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Sunday, February 05, 2023
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Religious Cyberspace Continues to Shrink in China
Two people use the Internet. Two people use the Internet.
The WeChat account of the Social Service Department of CCC&TSPM, the Chinese government’s umbrella organizations for Protestant churches, has become unnamed.The WeChat account of the Social Service Department of CCC&TSPM, the Chinese government’s umbrella organizations for Protestant churches, has become unnamed.

A Christian in China has been blocked from using an intelligent working platform for a year for “posting illegal religious content” there.

As the Administrative Measures for Internet Religious Information Services came into force on March 1, Christianity-related websites, WeChat accounts, and group chats have seen severe censorship.

After several complaints to DingTalk, an enterprise communication and collaboration platform developed by Alibaba Group, a Christian professional was recently informed that her post involving illegal religious messages violated one of the platform’s rules. However, she posted similar content in her daily work.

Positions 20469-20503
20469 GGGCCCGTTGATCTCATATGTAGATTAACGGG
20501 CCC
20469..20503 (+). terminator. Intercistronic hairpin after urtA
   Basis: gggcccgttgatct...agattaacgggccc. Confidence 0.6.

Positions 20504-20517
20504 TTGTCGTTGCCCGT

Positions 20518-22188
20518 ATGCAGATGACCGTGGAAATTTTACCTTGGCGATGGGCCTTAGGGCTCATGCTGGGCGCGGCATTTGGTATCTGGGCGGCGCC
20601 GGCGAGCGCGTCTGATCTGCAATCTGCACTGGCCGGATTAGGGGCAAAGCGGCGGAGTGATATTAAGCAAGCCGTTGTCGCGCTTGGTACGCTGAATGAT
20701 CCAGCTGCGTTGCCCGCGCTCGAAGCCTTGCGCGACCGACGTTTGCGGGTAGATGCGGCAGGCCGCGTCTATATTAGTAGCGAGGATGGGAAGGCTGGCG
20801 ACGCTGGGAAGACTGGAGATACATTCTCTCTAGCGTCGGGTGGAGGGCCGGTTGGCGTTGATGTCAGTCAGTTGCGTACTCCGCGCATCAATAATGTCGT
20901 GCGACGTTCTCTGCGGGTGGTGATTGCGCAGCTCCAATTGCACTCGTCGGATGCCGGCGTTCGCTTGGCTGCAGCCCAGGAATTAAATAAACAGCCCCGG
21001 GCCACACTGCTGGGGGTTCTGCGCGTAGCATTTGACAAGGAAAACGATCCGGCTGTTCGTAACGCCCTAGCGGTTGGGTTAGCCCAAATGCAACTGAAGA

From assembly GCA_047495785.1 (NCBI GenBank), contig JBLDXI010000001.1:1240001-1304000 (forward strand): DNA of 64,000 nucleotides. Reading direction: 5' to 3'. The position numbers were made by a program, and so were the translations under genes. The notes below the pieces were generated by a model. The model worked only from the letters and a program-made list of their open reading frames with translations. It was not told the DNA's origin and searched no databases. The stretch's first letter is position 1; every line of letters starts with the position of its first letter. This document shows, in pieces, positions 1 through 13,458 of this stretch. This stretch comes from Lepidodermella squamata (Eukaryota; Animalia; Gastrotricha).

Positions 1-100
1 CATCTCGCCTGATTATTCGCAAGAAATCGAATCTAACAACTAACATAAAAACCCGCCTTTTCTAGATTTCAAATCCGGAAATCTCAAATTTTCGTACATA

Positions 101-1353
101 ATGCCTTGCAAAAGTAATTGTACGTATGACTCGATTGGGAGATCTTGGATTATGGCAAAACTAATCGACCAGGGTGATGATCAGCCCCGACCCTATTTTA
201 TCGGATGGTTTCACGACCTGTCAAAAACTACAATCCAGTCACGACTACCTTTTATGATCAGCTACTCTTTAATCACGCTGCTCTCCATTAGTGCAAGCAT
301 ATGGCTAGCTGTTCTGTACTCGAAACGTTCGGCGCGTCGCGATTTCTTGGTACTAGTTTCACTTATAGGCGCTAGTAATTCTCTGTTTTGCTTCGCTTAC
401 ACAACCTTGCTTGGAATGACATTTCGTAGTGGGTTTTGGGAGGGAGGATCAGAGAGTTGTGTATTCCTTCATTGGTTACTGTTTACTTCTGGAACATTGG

She had also encountered similar experiences in the past months. Unfortunately, she had been unable to send messages on DingTalk for three days, seven days, and even for as long as 28 days. Such a situation has been common in recent years. Christians are likely to be blocked on the platform after posting content concerning sensitive religious words.

As one of China’s most widely used workplace apps, DingTalk is an all-in-one mobile workplace platform that has integrated the basic functions of operation for companies, including instant messaging, financial examination and approval, and work report submitting. It has been popularly used within a company itself. 

With the escalating control of cyberspace, several products of the Alibaba Group, such as WeChat, and Alibaba Cloud Server, have seen severe censorship in the past years.

The WeChat account of the Social Service Department of CCC&TSPM, the Chinese government’s umbrella organizations for Protestant churches, has become unnamed. 

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